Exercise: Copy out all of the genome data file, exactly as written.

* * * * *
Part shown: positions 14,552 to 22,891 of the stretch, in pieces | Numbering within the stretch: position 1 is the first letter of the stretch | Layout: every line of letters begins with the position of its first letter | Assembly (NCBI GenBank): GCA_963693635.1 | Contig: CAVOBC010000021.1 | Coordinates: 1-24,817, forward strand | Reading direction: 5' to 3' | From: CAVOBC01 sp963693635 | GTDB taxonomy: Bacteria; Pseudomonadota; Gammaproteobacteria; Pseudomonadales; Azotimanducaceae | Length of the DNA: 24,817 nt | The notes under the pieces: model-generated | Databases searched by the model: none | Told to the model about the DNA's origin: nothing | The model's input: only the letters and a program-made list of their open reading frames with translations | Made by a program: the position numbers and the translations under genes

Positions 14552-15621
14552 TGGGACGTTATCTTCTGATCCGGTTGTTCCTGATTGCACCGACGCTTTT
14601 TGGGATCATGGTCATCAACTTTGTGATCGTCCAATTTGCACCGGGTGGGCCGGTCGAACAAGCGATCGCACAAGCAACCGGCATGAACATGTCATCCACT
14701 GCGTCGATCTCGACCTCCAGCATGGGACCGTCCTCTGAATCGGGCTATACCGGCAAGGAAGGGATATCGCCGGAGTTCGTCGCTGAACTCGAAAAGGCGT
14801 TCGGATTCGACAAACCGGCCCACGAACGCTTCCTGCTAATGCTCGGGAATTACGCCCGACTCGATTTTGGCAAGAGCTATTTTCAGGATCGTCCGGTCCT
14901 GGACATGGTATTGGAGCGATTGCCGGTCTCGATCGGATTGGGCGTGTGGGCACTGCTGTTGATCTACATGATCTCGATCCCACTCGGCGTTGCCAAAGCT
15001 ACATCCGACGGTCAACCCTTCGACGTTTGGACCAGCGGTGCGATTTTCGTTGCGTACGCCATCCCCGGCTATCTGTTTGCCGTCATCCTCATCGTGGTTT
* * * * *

Part shown: positions 14,552 to 22,891 of the stretch, in pieces | Numbering within the stretch: position 1 is the first letter of the stretch | Layout: every line of letters begins with the position of its first letter | Assembly (NCBI GenBank): GCA_963693635.1 | Contig: CAVOBC010000021.1 | Coordinates: 1-24,817, forward strand | Reading direction: 5' to 3' | From: CAVOBC01 sp963693635 | GTDB taxonomy: Bacteria; Pseudomonadota; Gammaproteobacteria; Pseudomonadales; Azotimanducaceae | Length of the DNA: 24,817 nt | The notes under the pieces: model-generated | Databases searched by the model: none | Told to the model about the DNA's origin: nothing | The model's input: only the letters and a program-made list of their open reading frames with translations | Made by a program: the position numbers and the translations under genes

Positions 14552-15621
14552 TGGGACGTTATCTTCTGATCCGGTTGTTCCTGATTGCACCGACGCTTTT
14601 TGGGATCATGGTCATCAACTTTGTGATCGTCCAATTTGCACCGGGTGGGCCGGTCGAACAAGCGATCGCACAAGCAACCGGCATGAACATGTCATCCACT
14701 GCGTCGATCTCGACCTCCAGCATGGGACCGTCCTCTGAATCGGGCTATACCGGCAAGGAAGGGATATCGCCGGAGTTCGTCGCTGAACTCGAAAAGGCGT
14801 TCGGATTCGACAAACCGGCCCACGAACGCTTCCTGCTAATGCTCGGGAATTACGCCCGACTCGATTTTGGCAAGAGCTATTTTCAGGATCGTCCGGTCCT
14901 GGACATGGTATTGGAGCGATTGCCGGTCTCGATCGGATTGGGCGTGTGGGCACTGCTGTTGATCTACATGATCTCGATCCCACTCGGCGTTGCCAAAGCT
15001 ACATCCGACGGTCAACCCTTCGACGTTTGGACCAGCGGTGCGATTTTCGTTGCGTACGCCATCCCCGGCTATCTGTTTGCCGTCATCCTCATCGTGGTTT